Queen’s Theatre Hornchurch and Les Theatres de la Ville de Luxembourg in association with Selladoor Productions present Kindertransport by Diane Samuels. Directed by Anne Simon. Designed by Marie-Luce Theis.
A deeply moving and timely modern classic about a woman’s struggle to come to terms with her past.
Hamburg 1938: nine year-old Eva is forced onto a train by her desperate mother in order to escape the threat of World War II. Arriving at Liverpool Street Station, tagged like a piece of luggage, she’s handed over to strangers.
London 1980: Evelyn, a proud mum, prepares to say goodbye to daughter Faith as she leaves the family home. But what Faith finds in the attic will change her life forever…
This heart-warming production is from the producers of last year’s acclaimed revival of The Crucible. It marks the 80th anniversary of the Kindertransport, which saw thousands of Jewish children ferried from Austria and Germany to safety.
Diane Samuels wrote this extraordinary and haunting play 25 years ago. It has never been more relevant than today.
Caroline Salmon and her neice, Maisie (15), went to review Kindertransport for us on Tuesday 1st May 2018 at the Opera House, Manchester. This is what they had to say about the powerful drama…
The auntie’s point of view…
With very little knowledge of the historical context of this play, I was looking forward to learning more about how Jewish children were evacuated to England at the outbreak of World War 2. The play sensitively led us through these events via the story of a young girl, Eva, played skilfully by Leila Schaus who convincingly began the play at the age of nine and transformed throughout it into an 18 year old young lady at the end. Her characterisation was outstanding, although her strong German accent was a little difficult to understand at first, this became easier to understand and mellowed as the time moved on and as Eva learnt more English.
The opening scene took place in an attic but, rather than changing scenery, the set itself proved to be versatile enough to enable the recreation of railway platforms whenever required. Lighting focussed our eyes onto the different actors and scenes as the plot developed allowing some characters to remain on stage. This proved a very effective way to show the passage of time and was important so that I could follow which parts were ‘flashbacks’ or jumps to the present day. Characters often stayed on stage to appear as ‘memories’ or ‘younger selves’ and, rather than distracting from the main scene, enhanced them as I found myself considering the emotions of the characters more deeply.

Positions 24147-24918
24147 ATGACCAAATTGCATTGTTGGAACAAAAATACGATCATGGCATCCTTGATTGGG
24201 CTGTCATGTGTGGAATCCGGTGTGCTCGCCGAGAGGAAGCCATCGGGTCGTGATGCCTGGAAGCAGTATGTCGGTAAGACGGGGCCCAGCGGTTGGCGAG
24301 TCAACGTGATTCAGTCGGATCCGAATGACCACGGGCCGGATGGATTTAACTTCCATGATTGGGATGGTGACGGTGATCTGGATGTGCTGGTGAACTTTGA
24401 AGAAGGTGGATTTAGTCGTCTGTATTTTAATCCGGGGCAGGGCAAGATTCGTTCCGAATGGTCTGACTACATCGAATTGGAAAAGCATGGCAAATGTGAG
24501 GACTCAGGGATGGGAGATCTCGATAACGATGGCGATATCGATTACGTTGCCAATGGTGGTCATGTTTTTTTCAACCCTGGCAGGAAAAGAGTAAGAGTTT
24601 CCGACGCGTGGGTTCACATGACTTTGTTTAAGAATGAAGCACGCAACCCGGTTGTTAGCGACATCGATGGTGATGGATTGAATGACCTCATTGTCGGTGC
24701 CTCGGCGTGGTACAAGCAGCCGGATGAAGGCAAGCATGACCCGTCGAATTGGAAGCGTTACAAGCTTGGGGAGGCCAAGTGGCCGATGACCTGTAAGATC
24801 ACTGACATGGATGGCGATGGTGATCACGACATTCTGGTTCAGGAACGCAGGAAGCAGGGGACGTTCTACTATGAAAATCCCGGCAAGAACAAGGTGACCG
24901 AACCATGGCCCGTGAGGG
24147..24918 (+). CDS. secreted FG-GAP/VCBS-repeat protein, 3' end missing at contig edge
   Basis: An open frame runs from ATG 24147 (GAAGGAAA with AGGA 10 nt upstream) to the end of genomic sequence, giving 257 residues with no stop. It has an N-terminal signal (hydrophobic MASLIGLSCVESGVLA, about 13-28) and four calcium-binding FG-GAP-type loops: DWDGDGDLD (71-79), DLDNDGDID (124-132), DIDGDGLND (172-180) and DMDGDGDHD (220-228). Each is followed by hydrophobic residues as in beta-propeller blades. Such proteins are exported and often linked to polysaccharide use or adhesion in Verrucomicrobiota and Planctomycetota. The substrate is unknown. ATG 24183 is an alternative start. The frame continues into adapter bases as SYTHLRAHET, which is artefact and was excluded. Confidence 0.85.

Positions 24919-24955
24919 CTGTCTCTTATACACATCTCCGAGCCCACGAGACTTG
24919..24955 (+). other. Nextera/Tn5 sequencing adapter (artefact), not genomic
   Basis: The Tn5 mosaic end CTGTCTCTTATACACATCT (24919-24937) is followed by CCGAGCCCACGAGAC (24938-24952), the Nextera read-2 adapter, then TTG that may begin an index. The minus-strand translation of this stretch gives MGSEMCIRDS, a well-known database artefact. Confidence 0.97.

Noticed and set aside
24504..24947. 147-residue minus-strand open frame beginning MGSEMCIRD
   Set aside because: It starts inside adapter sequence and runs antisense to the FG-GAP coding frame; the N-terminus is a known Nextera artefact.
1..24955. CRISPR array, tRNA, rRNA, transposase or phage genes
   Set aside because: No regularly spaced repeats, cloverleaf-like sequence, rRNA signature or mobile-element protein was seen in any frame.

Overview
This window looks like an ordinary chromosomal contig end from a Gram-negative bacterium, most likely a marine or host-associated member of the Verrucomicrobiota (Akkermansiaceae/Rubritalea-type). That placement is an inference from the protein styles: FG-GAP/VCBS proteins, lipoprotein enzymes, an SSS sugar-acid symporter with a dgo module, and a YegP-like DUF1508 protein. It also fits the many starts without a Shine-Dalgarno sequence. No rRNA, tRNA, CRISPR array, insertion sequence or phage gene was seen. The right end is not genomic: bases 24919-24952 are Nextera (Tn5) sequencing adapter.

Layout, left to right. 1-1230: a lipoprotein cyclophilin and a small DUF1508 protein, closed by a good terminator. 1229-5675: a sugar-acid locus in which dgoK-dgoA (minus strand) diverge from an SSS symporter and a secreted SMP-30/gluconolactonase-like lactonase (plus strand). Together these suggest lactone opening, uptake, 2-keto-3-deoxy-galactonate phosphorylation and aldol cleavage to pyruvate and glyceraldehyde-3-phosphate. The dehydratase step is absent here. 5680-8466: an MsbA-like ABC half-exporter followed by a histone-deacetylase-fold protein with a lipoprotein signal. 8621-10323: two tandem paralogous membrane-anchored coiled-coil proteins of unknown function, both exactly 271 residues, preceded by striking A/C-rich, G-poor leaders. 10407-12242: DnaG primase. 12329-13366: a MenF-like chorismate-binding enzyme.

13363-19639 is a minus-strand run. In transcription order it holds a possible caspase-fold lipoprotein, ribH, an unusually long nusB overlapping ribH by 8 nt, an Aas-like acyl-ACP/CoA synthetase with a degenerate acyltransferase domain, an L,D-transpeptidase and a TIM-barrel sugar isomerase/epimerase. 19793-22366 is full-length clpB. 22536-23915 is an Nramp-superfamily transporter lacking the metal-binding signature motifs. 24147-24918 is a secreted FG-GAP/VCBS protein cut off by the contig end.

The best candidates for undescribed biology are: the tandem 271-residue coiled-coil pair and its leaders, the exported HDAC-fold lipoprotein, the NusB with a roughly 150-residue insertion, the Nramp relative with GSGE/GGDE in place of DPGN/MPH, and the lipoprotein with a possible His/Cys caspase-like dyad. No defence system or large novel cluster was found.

Hannah Bristow plays a young woman who has a difficult relationship with her mother but is supported by her grandmother, played brilliantly by Jenny Lee, who was my favourite character. She tries to bridge the gap between her daughter and granddaughter and she does so with humour and understanding. This delicate mother/ daughter balance is thrown into chaos when events from the past catch up with them all. The mother, Evelyn, played by Susan Sylvester, developed dramatically towards the end and everything began to ‘drop into place’ for me as I quickly began to warm to her character much more than at the beginning. I also felt very disconnected to the character of Helga, Eva’s mother, who was played by Catherine Janke. Again, this is clearly a testament to the actor’s skill, as I realised that this was the intention. As a mum myself, I could identify with the range of feelings and situations the women find themselves in but their unique situation was also enhanced by shadows from the past, the dangers that lurk within them, the decisions made during and how they had affected their lives.
I found this performance extremely moving, with a well – developed balance between humour and emotion. I would definitely recommend that you take this journey, as it is well worth a trip.
Score 8/10 ****
Caroline Salmon (Auntie) Trusted Reviewer from Holcombe Brook
The neice’s point of view…
I didn’t know what to expect from this play but wanted to see something different. It was difficult to understand what was going on at first and the accents were hard to get used to but it didn’t take long to realise that we were going to discover this story bit by bit. I really enjoyed the performance of the little girl and thought she must have worked hard to speak in German sometimes, as well as play a child and a teenager.
I could relate well to the character of Faith who wants some independence but doesn’t want to leave home and argues with her mum. It seemed very realistic. I enjoyed the laid back but caring attitude of her Grandma, particularly when she showed Eva how to smoke.
The male actor played some different characters, some light-hearted and some, such as the ‘rat-catcher’ very dark and threatening, which helped to move the story on. It showed how frightened Eva was and the fact that he kept re- appearing showed me that she never forgot her fears.
I learnt a lot during this play and found it easy to understand the motivations of the characters and why they behaved the way they did. I would definitely recommend it for other drama students to see how actors portray characters with hidden history, warmth, caring and even with a lack of emotion. I’m glad I went to see Kindertransport and really enjoyed it.
Score 8/10 ****
Maisie White (Niece) Trusted Reviewer from Holcombe Brook
Auntie’s Score – 8/10
Niece’s Score – 8/10
Total Score – 16/20 ****
Kindertransport is on in Manchester until May 5th 2018. You can purchase tickets by clicking on the link below:
BOOK KINDERTRANSPORT TICKETS